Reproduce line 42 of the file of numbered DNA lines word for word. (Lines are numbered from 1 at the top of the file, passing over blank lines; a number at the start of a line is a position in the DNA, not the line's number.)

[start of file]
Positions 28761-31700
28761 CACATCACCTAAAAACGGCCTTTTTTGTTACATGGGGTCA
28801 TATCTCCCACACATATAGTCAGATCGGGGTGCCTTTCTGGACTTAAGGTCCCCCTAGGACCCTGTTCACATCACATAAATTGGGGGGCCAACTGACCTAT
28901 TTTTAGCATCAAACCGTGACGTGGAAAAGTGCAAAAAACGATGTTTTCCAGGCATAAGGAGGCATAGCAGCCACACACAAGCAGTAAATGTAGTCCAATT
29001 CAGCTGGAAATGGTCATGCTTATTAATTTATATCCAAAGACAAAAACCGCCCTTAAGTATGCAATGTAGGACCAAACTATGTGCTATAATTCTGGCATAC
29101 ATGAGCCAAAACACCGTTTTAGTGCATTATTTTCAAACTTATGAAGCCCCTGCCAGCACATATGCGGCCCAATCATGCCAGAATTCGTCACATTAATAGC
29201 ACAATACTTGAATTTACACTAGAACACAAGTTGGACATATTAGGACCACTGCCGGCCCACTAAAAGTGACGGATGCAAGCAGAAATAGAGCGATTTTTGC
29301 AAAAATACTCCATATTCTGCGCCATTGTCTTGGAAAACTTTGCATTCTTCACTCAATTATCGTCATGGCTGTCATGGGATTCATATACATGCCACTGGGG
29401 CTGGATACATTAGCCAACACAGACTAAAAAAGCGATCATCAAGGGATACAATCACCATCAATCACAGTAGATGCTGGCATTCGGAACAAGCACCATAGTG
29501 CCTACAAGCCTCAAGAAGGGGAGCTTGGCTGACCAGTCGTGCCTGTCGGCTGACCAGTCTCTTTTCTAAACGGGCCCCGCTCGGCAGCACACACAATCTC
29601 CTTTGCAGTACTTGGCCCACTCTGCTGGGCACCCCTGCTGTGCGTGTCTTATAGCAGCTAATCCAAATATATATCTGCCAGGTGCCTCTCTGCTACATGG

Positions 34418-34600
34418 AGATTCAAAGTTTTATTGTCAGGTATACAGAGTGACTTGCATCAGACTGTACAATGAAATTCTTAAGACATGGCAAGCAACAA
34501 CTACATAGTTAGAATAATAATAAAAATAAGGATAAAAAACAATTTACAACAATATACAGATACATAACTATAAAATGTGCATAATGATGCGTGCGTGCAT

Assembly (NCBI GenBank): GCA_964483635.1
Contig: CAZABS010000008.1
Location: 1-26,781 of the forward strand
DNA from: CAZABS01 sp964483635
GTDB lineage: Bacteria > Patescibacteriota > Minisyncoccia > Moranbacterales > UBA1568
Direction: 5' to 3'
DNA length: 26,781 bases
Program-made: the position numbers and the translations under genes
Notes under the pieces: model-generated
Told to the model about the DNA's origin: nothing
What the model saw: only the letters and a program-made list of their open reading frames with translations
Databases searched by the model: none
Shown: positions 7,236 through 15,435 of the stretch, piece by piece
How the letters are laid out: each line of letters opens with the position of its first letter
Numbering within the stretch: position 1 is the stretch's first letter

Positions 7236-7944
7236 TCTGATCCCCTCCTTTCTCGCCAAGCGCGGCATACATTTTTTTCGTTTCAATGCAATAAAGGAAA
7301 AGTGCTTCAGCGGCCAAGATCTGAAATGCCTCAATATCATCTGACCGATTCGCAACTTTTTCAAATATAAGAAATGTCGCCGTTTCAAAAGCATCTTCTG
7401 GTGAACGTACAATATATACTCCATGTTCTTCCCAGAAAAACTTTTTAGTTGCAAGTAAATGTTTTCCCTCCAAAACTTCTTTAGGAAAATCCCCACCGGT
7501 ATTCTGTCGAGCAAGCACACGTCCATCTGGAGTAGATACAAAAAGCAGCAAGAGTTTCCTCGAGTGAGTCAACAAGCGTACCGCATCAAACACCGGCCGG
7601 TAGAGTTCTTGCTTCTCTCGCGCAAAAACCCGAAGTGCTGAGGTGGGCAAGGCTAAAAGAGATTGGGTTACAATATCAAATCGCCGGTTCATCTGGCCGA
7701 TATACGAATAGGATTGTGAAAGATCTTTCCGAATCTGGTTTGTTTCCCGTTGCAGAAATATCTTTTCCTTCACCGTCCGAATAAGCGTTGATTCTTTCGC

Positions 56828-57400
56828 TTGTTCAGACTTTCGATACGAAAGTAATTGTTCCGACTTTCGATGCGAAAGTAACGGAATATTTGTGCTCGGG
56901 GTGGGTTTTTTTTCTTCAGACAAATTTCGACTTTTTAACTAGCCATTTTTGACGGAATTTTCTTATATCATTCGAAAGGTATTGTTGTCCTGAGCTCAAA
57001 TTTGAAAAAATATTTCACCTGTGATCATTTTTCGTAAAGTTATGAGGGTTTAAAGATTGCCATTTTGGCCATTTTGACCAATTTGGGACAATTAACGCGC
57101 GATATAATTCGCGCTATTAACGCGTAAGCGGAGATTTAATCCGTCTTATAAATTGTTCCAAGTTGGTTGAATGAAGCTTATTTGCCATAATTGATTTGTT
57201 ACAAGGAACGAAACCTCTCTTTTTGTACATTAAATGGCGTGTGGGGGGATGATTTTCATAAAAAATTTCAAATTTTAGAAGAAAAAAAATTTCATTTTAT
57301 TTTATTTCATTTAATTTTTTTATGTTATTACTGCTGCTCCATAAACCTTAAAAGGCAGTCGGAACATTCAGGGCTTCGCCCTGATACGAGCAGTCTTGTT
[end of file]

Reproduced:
57201 ACAAGGAACGAAACCTCTCTTTTTGTACATTAAATGGCGTGTGGGGGGATGATTTTCATAAAAAATTTCAAATTTTAGAAGAAAAAAAATTTCATTTTAT